(IGP) GS Paper 1 - Economic & Social Development - "Public Sector"

Integrated Guidance Programme of General Studies for IAS (Pre)

Subject - Economic and Social Development
Chapter - Public Sector

Public Sector Enterprise

In a public sector enterprise, the majority of equity shares is owned by the government directly or indirectly through governmental institutions and the government has decision making control. Public sector enterprise normally has the following forms of organisational structure

  • departmental undertakings

  • statutory corporations

  • companies registered under the Companies Act 1956

  • Boards

  • cooperatives

The Objectives of the PSUs are:

  • To build a self reliant economy

  • To prevent/reduce concentration of private economic power

  • Establish sound economic infra-structure

Advantages & Disadvantages of Public Sector

In the last about 55 years of planned economic development, the public sector lived upto the expectations as can be seen below:

  • There are about 244 Central PSUs today (excluding insurance, finance and other companies) providing, the country with infrastructure in steel, cement, transport, communication , power and so on.

  • The record of the PSUs in supplying many goods and services like coal, transport, power, irrigation and so on is commendable

  • The PSUs are a model employer providing various facilities like education, housing and so on.

  • Establishing industries in MP, Rajasthan, Bihar and so on, the efforts of the PSUs to reduce regional economic imbalances are not insignificant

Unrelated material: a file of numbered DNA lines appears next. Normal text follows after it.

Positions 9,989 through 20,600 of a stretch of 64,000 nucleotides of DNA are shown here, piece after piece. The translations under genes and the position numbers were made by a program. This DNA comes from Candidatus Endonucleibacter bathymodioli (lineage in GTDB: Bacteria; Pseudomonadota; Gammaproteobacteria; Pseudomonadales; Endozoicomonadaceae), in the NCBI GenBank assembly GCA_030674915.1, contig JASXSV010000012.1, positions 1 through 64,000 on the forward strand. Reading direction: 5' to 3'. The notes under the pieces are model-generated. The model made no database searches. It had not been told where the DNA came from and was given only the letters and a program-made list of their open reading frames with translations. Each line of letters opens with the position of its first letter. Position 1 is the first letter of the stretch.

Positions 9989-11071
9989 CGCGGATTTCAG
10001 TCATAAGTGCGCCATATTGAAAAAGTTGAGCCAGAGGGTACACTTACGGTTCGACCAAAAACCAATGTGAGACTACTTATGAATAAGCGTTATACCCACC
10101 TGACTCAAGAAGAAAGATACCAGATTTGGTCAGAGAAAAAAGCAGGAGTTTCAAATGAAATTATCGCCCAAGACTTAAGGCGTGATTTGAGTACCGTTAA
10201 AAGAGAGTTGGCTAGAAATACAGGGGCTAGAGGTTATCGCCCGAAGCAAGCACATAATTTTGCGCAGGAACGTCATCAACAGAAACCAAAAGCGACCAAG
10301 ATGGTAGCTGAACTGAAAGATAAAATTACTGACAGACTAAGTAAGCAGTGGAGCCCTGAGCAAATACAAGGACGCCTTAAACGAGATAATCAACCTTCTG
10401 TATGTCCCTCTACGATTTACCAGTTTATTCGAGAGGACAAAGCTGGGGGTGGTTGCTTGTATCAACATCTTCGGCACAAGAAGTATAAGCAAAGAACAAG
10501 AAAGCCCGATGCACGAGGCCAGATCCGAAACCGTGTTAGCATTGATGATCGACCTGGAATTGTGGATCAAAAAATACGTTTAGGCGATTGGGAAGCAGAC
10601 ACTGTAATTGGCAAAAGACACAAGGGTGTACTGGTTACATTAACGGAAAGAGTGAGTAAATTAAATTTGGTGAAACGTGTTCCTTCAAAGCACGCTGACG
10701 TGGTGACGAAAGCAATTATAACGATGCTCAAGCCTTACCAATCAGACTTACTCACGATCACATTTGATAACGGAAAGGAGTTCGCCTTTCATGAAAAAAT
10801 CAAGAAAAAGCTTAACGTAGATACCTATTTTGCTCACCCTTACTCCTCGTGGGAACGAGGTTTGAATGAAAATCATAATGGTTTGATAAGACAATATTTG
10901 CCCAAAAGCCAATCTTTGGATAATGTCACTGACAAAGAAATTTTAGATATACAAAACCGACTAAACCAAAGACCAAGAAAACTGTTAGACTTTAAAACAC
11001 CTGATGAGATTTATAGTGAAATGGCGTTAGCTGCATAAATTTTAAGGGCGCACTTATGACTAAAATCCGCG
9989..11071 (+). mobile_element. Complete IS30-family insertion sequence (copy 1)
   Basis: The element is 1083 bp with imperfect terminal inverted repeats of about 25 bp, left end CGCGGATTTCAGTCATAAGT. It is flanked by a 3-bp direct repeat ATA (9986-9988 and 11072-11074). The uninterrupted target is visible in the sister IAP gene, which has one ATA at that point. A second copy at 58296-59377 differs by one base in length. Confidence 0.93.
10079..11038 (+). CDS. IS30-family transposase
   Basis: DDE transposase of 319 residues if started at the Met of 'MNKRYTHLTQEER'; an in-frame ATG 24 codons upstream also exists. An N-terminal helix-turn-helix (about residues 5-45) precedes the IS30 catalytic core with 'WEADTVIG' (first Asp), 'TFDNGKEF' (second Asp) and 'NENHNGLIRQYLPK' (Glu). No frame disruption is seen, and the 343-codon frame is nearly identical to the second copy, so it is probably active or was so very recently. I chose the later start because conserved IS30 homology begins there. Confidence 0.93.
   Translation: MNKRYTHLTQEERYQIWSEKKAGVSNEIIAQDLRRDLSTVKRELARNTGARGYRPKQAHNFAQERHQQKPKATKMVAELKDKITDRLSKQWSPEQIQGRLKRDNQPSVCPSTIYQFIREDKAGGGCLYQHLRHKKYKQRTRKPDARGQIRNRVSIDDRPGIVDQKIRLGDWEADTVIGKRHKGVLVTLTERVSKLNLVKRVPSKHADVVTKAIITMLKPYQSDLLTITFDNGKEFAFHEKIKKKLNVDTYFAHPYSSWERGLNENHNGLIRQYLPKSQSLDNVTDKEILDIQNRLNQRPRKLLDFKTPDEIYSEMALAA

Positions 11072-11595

• Non-inflationary growth process is facilitated because of the PSEs as prices of their goods and services can be administered:

Public Sector and Economic Reforms

The New Industrial Policy 1991 made significant changes like dereserving many areas with only 3 areas being reserved today ; equity disinvestment; managerial revamp with greater autonomy; referring a sick PSU to the Board of Industrial and Financial Reconstruction (BIFR) and so on.

List of industries reserved for the public sector-

  • Atomic Energy

  • Minerals specified in the Schedule to the Atomic Energy (Control of Production and Use) Order, 1953

  • Railway transport. Service Tax and Indian Constitution


Disinvestment is the sale of shares of the Government to the retail public or employees or mutual funds or the FIIs. In other words, in disinvestment (divestment), there is no change in the management from public to private hands because either the government holds majority equity (51%) or even if the government holds less than 5l% of equity, rest of it is sold to various individuals and institutions none of whom holds enough to take over management. It is essentially money-raising exercise with some accompanying benefits.

Advantages of Disinvestment / Privatization

  • it raises finances for the government that can be spent on restructuring the PSEs

  • makes additional finances available for the social sector priorities